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Food Allergies: 5 Myths Debunked

How to tell a food allergy from an intolerance or sensitivity -- and what to do about it.
By Katrina Woznicki
WebMD Feature
Reviewed by Laura J. Martin, MD

Nearly a third of people living in the U.S. believe they have a food allergy, according to a recent study published in The Journal of the American Medical Association . But only 5% of children and 4% of teens and adults have true food allergies.

Why do many people think they have a food allergy when they don't?

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Experts say it’s because people don’t understand what really constitutes a food allergy and they often misuse the term.

“Unfortunately, the term ‘allergy’ is sometimes used by the public or health care providers to describe any unpleasant experience patients have with eating food, including ‘feeling bad,’” says Marc Riedl, MD, MS. He worked on the study in The Journal of the American Medical Association and is an assistant professor of medicine at the University of California at Los Angeles David Geffen School of Medicine.

Linking ‘food allergy’ with ‘feeling bad’ causes confusion, and can lead to people cutting out certain foods thinking they're allergic to them, when instead they may be missing out on delicious foods or risking nutritional deficiencies.

The National Institute of Allergy and Infectious Diseases, which funded the study, has released new guidelines about definition, diagnosis, and management of food allergies.

Myth: I'm allergic to foods that don't agree with me.

Not necessarily. A food allergy is a very specific immune system response involving either the immunoglobulin E (IgE) antibody or T-cells. Both are immune system cells that react to a particular food protein, such as milk protein.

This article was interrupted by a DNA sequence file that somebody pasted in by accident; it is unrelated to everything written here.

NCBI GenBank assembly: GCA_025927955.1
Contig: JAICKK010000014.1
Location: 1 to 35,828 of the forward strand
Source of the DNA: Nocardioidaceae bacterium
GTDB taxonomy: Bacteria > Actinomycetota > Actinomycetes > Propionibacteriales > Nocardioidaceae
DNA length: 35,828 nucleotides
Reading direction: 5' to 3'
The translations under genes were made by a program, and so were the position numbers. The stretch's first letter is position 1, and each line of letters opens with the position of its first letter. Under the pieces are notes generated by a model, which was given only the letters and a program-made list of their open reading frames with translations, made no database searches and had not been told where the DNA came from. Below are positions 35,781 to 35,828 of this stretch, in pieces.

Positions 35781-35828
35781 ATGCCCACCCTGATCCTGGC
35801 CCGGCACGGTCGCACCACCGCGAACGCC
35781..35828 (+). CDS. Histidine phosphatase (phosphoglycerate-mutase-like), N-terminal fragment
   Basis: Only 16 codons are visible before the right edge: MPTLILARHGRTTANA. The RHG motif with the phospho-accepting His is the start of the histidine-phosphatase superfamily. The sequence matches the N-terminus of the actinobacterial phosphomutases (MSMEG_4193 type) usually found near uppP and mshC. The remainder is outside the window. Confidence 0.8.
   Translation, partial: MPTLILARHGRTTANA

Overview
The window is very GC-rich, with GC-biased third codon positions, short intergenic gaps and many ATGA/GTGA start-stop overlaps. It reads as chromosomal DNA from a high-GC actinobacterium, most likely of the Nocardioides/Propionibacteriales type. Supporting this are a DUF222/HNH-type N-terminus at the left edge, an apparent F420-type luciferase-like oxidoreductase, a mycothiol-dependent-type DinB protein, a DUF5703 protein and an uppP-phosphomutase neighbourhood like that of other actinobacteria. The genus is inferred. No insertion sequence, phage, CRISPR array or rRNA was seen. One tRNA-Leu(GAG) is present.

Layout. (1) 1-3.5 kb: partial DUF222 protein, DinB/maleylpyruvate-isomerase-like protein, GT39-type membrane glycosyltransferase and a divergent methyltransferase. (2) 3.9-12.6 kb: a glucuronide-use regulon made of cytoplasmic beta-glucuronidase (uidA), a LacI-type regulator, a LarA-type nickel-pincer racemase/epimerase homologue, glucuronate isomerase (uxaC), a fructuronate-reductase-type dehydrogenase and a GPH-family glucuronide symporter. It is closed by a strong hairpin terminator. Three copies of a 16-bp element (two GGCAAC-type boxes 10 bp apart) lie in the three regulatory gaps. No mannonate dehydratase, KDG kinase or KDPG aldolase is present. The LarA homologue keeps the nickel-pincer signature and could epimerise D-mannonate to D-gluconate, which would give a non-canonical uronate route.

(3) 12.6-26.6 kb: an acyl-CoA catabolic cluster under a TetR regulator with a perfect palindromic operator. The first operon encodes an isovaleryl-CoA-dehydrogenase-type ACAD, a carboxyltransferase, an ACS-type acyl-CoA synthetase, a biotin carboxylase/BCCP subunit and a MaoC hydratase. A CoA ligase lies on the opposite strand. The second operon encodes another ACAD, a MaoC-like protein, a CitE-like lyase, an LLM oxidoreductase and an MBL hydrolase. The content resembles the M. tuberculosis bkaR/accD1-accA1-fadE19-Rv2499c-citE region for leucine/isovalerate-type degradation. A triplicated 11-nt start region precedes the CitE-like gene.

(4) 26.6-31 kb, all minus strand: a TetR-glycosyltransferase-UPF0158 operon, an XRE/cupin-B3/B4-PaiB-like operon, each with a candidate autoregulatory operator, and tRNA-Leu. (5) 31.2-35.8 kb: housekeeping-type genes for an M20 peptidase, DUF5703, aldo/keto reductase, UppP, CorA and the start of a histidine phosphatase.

An IgE reaction occurs within minutes to an hour or so of either smelling, touching, or ingesting a particular food. The presence of the food triggers the immune system to over-react and interpret the food as harmful. Histamine is released, causing symptoms that range from mild to severe, including hives, itching, trouble breathing, wheezing, and anaphylaxis.

About 30,000 Americans per year go to the emergency room due to severe allergic reactions to food, and as many as 200 die every year from food allergies, according to the Food Allergy and Anaphylaxis Network.

A non-IgE immune system reaction can occur within three to four hours of ingestion and can often be mistaken for food insensitivity or food poisoning, explains Wesley Burks, MD, division chief of pediatric allergy and immunology at Duke University Medical Center in Durham, N.C.

“The biggest misunderstanding is that there are different types of food allergies, they’re reproducible, the reactions are the same,” Burks says. “You can’t eat cheese, feel sick, and claim a food allergy, but then turn around and enjoy ice cream and feel OK. With a true food allergy, the trigger does not change and the trigger will always set off the same immune system response.”

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